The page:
For centuries, frigid temperatures in places like the Arctic and the Himalayas have significantly limited plant growth, restricting it to short periods of time during the year or to species that could survive such harsh conditions. But new research has found that over the past 30 years, the areas across the globe where cold temperatures limit plant growth have declined by 16 percent. By 2100, they could shrink by an estimated 80 percent.
The new study, published in the journal Nature Climate Change, examines 30 years of satellite data showing the ebb and flow of plant growth in cold areas such as Alaska, the Arctic, and the Tibetan Plateau. It is the latest study in a surge of research tracking how climate change is expanding plant growth in the world’s coldest regions, particularly in the Arctic, an area that is warming two to four times faster than the rest of the planet.
The scientists’ findings show unrestricted plant growth in areas that advanced climate models didn’t forecast. The research suggests that climate projections “may have significantly underestimated changes in the Arctic ecosystem, and climate models will need to be improved to better understand and predict the future of the Arctic,” lead author Trevor Keenan, a scientist in Berkeley Lab’s Earth & Environmental Sciences Area, said in a statement.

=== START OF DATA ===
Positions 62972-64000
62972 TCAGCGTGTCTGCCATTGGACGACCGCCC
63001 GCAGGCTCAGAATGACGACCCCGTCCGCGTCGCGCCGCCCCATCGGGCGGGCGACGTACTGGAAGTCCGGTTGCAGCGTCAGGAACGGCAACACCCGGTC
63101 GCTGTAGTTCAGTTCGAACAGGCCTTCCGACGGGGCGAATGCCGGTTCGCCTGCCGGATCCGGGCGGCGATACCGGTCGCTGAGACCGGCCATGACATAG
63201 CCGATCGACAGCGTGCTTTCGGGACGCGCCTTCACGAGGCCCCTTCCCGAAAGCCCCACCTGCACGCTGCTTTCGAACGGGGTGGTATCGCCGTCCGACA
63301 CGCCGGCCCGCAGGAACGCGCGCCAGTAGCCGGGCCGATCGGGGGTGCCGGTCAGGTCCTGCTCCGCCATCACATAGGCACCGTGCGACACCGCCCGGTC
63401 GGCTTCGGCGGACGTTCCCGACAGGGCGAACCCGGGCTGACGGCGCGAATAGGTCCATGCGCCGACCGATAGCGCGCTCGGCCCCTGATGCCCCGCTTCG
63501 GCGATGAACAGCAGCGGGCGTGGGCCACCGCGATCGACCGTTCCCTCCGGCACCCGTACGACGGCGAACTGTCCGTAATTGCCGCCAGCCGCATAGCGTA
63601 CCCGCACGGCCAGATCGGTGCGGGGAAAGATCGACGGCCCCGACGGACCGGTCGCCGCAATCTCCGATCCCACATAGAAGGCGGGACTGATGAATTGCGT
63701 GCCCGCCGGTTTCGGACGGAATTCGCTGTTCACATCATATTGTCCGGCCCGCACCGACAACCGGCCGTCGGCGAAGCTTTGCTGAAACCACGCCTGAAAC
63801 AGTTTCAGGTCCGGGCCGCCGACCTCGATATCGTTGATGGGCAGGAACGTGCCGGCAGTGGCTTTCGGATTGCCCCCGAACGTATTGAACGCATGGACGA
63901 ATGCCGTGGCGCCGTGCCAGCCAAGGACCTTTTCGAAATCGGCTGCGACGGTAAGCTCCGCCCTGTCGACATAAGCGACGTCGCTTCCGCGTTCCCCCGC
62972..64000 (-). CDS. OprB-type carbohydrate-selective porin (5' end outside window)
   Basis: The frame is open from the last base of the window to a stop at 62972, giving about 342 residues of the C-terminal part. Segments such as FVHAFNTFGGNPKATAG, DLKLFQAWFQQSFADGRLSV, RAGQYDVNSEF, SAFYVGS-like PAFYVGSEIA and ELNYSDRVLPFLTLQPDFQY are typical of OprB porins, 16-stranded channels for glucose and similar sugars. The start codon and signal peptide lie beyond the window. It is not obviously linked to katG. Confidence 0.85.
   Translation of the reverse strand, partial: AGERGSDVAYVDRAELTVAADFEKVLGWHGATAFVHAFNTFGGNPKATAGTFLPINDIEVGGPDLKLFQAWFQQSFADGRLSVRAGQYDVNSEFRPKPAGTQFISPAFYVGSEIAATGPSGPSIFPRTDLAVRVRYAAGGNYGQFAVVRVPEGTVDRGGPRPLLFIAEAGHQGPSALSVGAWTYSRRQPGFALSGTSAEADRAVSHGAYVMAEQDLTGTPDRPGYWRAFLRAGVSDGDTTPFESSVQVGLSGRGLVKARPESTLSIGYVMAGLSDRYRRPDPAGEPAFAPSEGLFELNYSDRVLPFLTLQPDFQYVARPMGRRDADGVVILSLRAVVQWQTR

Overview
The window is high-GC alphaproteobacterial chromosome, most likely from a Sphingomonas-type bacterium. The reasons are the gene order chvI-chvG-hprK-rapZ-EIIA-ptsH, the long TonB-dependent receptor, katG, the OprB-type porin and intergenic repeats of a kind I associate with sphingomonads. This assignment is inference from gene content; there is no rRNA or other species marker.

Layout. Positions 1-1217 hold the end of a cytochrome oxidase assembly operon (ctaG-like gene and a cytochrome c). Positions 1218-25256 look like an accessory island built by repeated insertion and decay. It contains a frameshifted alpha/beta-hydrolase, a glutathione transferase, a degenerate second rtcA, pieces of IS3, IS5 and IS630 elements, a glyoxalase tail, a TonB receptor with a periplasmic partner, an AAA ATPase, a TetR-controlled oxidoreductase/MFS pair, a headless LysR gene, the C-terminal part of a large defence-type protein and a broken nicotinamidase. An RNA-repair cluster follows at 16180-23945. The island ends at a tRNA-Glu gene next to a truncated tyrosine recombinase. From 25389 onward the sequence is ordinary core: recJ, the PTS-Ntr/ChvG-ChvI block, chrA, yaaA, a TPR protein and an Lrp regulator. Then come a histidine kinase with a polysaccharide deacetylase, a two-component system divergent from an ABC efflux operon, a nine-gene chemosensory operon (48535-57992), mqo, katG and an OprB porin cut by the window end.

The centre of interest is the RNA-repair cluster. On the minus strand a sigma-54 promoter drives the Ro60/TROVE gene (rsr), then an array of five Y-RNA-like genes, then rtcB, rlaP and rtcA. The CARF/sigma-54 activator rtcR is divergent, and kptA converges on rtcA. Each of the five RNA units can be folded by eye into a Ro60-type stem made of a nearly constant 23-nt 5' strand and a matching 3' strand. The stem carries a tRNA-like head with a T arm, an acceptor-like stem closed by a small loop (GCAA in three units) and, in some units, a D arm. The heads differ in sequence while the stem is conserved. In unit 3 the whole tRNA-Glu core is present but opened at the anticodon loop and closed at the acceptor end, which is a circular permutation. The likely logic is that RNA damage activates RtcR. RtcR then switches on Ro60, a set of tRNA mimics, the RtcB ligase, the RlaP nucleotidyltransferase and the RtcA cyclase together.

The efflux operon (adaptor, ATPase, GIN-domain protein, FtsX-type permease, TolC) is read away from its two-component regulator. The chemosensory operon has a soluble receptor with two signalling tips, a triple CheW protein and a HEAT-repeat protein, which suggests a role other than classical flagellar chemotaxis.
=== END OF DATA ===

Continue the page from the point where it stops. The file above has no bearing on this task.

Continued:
By the year 2100, Keenan and his colleagues estimate that only 20 percent of vegetated land in the northern hemisphere will still be limited by cold conditions. And with earlier springs, plants will grow sooner and in unexpected places.
“Although the greening might sound like good news as it means more carbon uptake and biomass production, it represents a major disruption to the delicate balance in cold ecosystems,” said Keenan. “Temperatures will warm sufficiently so that new species of trees could move in and compete with vegetation that had previously dominated the landscape. This change in vegetation would also affect insects and animals that relied on native vegetation for food.”